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Out-Law Analysis | 21 Apr 2021 | 10:30 am | 5 min. read
The Covid-19 pandemic has accelerated change on the high street, pushing a number of fashion businesses over the edge into insolvency.
However, even where businesses have failed, their brands have survived. For example Topshop and Topman were bought by ASOS for £330 million, with the deal meaning the survival of their brand names while the physical stores closed down.
Those in the fashion industry need to evaluate and assess their intellectual property (IP) assets and licensing agreements to ensure they are adequately protected from the risks posed by insolvencies.
This means assessing who owns the IP and what is required to continue to operate a business: what happens to branded stock if a company fails? Who bears the risk of an insolvency? Can a business place its IP outside the trading business to de‑risk it, in the event that the trading arm runs into difficulties?
When a business becomes insolvent or goes into administration, it may be possible to realise value from tangible assets such as the company's stock but it is likely that one of the most valuable assets will be the trading name and other IP assets such as product and brand names.
Thus, even if a business ceases to exist, its brand, reputation and goodwill may continue to survive. In the fashion industry, in particular, where the cost of establishing a brand proposition can be high, buying an existing name can present real opportunities.
When talking about IP rights in the fashion industry, in addition to trade marks which protect the trading name, domain names and other brand elements, businesses also own customer lists protected by database rights and confidentiality; design rights which protect the designs; and copyright which protects the design drawings, the fabric prints and marketing collateral.
IP rights are intangible assets, but similarly to tangible assets, they can be sold, purchased, assigned, licensed and used as security.
IP rights can be valuable to a business and should be considered whether or not the business is at risk of becoming insolvent. The first step to understanding the IP rights a business owns is to identify what these are and to confirm who owns them.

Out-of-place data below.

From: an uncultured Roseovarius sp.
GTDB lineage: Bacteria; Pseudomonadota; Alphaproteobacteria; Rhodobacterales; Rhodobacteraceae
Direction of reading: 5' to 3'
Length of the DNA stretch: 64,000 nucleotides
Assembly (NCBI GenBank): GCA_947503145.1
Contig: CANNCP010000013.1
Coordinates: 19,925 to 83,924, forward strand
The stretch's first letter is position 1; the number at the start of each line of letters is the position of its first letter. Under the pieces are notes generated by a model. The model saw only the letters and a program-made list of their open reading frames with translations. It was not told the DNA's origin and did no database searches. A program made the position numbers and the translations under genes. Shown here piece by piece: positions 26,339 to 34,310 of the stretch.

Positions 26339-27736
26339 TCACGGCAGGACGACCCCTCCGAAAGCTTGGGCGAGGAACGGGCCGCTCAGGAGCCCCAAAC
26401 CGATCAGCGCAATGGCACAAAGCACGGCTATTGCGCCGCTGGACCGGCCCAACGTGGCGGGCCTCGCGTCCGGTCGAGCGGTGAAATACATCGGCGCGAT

While trade marks are protected by registration, the majority of IP rights held by a fashion house are unlikely to have been formally registered. Therefore, while evidence of registration of any IPRs is always helpful, other records such as contracts and agreements dealing with any assignments or licences, payments and royalties are likely to be key and so accurate records should be kept.
Contracts for employees producing work for an employer or for commissioned works should include carefully drafted clauses to ensure that the IP rights which may arise from such works are correctly held or assigned to the appropriate owner. By having a clear idea of these rights and ownership, the value of these rights can be more easily assessed as the basis for an injection of cash or, should the worst happen, realising asset value.
Conversely, it is important for suppliers in the fashion sector to consider whether they own the designs in the items they are supplying to ensure they can sell, license or assign them through another channel, should this be necessary in the future.
However, in a fast-moving industry like fashion, legal ownership to some key IP rights and assets may not be that easy to track down which risks value being lost.
Despite the usual difficulties surrounding insolvency, the value of the goodwill, reputation and brands in the fashion industry, built up by different IP rights, can give rise to opportunities.
The strength of their reputation can allow a fashion house to leverage different market channels more easily and if the worst does happen, the business can be sold as a going concern or certain IP rights can be sold off, often as part of a larger portfolio of rights and assets, to competitors or new market entrants to rescue the brands.